So if the Fed raises interest rates, how much and how soon will that help inflation? For another project, I went back to Valerie Ramey’s classic review. Here is her replication and update of two classic estimates:
The left side tells us what the federal funds rate typically does after the Fed raises it. The right shows the effect of the rate rise on the level of the CPI. Inflation is the slope of the curve. The horizontal axis is quarters. The top panel uses a vector autoregression. The bottom panel uses the Romer and Romer reading of the Fed minutes to isolate a monetary policy shock.
Top pane (VAR): Multiplying by 10, a 2 percentage point rise in the fund’s rate (blue dash) might lower cumulative inflation by one percentage point in three years (12 quarters) before it runs out of steam. The black line is the most hopeful but it is essentially the 1980 experience. Still, multiplying by 5, a 2 percentage point rise in the fund’s rate only lowers inflation half a percent in those first three years (12 quarters), though after 10 years (40 quarters) you get a full percentage point reduction in the price level.
Bottom panel (Narrative): In the black and red lines that include the 1980 shock, a 3% rise in interest rate produces no noticeable decline in inflation for the first three years. 10 years later, the price level is a decent 4 percent lower, but that is a 0.4% per year reduction in inflation. The blue lines that exclude 1980 show a plausible longer-lasting shock, but a 1% higher interest rate only produces a 1% lower price level in 10 years, 0.1% per year.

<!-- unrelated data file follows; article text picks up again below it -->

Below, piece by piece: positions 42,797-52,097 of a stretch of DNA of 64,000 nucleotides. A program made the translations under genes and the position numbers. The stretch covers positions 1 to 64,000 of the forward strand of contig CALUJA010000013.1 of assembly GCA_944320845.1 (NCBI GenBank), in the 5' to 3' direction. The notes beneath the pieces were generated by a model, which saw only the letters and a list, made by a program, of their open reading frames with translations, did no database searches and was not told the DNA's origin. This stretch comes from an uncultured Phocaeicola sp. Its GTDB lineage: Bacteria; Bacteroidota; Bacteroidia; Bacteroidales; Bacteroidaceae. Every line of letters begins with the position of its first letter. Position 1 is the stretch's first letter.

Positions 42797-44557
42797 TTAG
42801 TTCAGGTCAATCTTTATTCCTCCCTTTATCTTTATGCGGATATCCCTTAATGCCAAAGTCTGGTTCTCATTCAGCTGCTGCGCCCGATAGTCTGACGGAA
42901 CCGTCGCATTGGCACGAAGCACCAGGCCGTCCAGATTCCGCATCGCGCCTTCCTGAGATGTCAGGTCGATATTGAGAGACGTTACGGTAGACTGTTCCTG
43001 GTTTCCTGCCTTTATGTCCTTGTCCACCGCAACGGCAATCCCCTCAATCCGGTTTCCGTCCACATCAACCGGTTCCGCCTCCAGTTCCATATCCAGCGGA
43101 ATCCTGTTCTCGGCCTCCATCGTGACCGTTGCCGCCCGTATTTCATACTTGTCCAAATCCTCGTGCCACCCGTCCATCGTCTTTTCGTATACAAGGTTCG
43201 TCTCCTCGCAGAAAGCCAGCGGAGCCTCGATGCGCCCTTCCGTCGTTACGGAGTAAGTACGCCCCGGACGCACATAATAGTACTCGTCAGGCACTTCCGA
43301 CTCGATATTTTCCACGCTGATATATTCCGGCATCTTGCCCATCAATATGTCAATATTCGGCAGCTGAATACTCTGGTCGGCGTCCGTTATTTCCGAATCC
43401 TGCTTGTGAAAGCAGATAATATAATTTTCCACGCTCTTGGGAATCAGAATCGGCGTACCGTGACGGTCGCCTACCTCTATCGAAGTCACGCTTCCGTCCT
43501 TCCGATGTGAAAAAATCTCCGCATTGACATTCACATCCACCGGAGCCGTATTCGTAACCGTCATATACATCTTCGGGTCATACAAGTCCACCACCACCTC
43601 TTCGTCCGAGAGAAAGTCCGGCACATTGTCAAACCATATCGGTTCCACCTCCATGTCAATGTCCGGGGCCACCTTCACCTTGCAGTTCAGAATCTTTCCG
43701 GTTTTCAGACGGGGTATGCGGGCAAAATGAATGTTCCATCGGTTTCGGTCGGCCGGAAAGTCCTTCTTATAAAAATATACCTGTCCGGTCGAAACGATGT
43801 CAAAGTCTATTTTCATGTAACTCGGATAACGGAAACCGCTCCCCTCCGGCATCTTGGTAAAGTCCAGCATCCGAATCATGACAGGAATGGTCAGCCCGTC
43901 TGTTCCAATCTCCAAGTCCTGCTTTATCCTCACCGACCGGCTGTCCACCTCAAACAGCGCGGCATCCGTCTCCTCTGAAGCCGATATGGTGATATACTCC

The problem is the ephemeral Phillips curve, which I emphasized in my WSJ oped. In the VARs, the Fed is pretty good at inducing a recession. Here are the Romer-Romer shocks’ effects on output and unemployment:
It’s just that inducing recessions is not particularly effective at lowering inflation.
And I cherry-picked good-looking graphs. Many estimates don’t find any effect on inflation or even a positive one:
No theory today, just the facts. This is the empirical basis for the idea that the Fed can swiftly stop inflation by raising interest rates. The underlying machinery does the best that 50 years on the topic have been able to do to separate causation from correlation and to isolate the Fed’s actions from other influences on inflation. Perfect, no, but this is what we have.
Perhaps counting on the Fed to stop inflation all by itself is not such a great idea. And I don’t have in mind more jawboning and WIN buttons.
Editor’s Note: The summary bullets for this article were chosen by Seeking Alpha editors.